We are at the stage of our lives when we are “supposed” to buy that step-up home with upgrades and more space. Instead of spending more money on one nicer home, I rather own two starter houses. We can continue to live in our home and use the second property as a rental. According to a recent article by Market Realist, existing home sales are flat. Home prices are up almost 8 percent compared to a year ago. With inventory still tight, it’s a lot easier to wait for the perfect deal on an investment property than it is to get into bidding wars over our “dream home.” If we still want a step-up home when we are older, we can always change our minds.
Staying within budget
One of my friends was able to qualify for a step-up home before selling his starter home. I suggested he rent out his starter home instead of selling it, but he said it would be too difficult to cover two mortgages if the renter didn’t work out. After refinancing our home and lowering our payment, we can qualify for another small mortgage. Our budget is about $100,000 to $150,000, which would buy a 3-bedroom short sale in Florida.
Putting money aside
At this point, we don’t have enough money saved for the maintenance on a rental property. My goal is to double our home improvement fund to include our primary residence as well as the investment property. Most of the homes in foreclosure in my area are between 5 and 15 years old. Some of the banks have replaced roofs, but few put in new air-conditioners. We plan to put $100 aside out of the rent each month to cover repair costs.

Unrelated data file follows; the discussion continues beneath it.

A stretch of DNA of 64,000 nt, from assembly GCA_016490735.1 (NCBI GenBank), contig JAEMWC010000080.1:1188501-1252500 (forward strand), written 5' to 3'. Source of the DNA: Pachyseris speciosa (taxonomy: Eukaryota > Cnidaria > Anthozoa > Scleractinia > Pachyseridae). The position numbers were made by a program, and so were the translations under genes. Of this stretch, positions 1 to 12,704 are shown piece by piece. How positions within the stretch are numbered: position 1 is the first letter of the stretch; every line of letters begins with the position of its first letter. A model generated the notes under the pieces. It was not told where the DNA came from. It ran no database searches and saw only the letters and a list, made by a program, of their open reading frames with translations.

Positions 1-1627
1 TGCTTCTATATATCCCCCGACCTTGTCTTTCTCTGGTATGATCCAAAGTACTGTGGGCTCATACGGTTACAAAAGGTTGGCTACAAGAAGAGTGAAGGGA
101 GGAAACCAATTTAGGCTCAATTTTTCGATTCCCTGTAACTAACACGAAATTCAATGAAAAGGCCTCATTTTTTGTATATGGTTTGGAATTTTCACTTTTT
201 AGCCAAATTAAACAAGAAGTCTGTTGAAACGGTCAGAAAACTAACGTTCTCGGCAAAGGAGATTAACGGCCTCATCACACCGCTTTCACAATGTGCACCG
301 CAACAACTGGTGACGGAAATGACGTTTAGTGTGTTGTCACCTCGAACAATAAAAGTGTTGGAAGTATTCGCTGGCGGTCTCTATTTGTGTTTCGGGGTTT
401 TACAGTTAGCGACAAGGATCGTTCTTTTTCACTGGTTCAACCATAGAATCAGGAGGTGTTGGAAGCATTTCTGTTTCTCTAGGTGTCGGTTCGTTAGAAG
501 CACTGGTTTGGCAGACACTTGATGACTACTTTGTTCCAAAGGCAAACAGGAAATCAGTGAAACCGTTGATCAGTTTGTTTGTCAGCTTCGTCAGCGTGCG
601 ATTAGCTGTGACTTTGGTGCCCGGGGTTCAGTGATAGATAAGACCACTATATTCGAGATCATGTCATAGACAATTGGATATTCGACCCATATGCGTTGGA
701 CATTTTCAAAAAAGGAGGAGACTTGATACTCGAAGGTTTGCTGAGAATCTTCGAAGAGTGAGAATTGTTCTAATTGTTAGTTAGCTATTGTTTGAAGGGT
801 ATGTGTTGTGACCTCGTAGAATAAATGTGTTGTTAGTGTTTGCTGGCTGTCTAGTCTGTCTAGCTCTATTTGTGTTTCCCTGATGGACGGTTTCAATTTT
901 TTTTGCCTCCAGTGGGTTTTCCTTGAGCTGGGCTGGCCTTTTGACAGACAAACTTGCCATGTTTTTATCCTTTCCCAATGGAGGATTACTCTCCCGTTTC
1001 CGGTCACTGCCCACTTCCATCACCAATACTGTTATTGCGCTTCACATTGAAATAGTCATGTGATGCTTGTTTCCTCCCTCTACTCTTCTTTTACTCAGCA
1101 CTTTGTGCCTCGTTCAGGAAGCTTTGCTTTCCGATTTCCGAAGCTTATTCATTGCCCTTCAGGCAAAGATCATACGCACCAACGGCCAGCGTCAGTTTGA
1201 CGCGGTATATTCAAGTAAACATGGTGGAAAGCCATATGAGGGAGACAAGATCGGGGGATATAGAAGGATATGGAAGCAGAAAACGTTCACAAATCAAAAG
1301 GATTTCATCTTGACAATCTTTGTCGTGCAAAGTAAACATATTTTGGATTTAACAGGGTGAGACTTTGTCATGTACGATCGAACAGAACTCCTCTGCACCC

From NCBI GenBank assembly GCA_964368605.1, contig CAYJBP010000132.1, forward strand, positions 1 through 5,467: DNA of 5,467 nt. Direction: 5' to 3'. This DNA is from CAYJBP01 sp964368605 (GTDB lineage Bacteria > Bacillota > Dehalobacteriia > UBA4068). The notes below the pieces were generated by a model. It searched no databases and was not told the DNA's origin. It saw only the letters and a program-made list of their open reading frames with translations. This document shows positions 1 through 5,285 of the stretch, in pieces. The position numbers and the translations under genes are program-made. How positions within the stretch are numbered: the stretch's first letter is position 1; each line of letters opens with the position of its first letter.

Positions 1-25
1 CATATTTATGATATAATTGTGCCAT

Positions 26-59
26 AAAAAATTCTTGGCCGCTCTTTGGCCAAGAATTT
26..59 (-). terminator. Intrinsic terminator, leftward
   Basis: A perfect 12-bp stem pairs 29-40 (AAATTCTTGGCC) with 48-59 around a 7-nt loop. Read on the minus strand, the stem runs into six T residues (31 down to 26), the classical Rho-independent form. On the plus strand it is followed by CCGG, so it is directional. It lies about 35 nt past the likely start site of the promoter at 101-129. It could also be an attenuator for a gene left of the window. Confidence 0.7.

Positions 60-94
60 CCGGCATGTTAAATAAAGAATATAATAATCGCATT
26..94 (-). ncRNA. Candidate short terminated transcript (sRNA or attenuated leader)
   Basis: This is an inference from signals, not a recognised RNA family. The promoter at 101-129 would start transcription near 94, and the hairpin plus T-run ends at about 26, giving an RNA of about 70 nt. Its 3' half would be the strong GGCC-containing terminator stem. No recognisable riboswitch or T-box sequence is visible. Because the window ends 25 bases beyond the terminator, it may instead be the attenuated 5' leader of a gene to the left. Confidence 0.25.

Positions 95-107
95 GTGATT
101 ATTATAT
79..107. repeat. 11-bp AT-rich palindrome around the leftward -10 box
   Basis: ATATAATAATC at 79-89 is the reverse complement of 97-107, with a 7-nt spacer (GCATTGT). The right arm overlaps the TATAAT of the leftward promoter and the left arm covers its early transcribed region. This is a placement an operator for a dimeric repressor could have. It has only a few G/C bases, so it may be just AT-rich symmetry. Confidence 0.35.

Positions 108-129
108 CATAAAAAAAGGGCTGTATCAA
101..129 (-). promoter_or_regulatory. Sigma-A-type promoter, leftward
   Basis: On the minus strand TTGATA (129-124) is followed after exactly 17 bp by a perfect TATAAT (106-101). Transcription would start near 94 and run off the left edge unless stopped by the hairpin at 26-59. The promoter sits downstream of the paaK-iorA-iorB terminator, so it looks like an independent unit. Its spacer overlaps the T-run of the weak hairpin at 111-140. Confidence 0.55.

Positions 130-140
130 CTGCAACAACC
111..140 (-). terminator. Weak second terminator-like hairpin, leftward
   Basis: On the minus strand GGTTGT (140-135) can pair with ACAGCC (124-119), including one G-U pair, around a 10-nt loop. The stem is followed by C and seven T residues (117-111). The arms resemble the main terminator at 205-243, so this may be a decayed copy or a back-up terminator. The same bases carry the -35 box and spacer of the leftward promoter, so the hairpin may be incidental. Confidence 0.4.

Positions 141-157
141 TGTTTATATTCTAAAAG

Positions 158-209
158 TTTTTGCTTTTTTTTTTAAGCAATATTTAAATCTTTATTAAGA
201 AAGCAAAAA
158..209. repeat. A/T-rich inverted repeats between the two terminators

Competing in a tricky market
Becoming a landlord after the housing crisis isn’t an easy task. On the one hand, professional investors are buying up a lot of properties and raising the rent. On the other end of the spectrum, some homeowners are renting out their homes at a low cost because they stopped paying on their mortgages. But even before we worry collecting rent, we have to find the right rental property. Professional investors tend to purchase the foreclosures and short sales with cash. Finding the right Realtor who specializes in finding investment properties has helped the process.
First-time homebuyers could find better deals by buying foreclosures and short sales, but I’ve noticed many young people in my community gravitate toward new homes. According to Market Realist, first-time homebuyers made up 30 percent of the new home sales, which is below the 40 percent historic level. Still, it’s slightly higher than earlier this year. I’ve never purchased anything but a new home so buying a short sale as an investment will be a different experience. With new home prices as high as they are, it seems only a matter of time before the new home today becomes the short sale or foreclosure of tomorrow.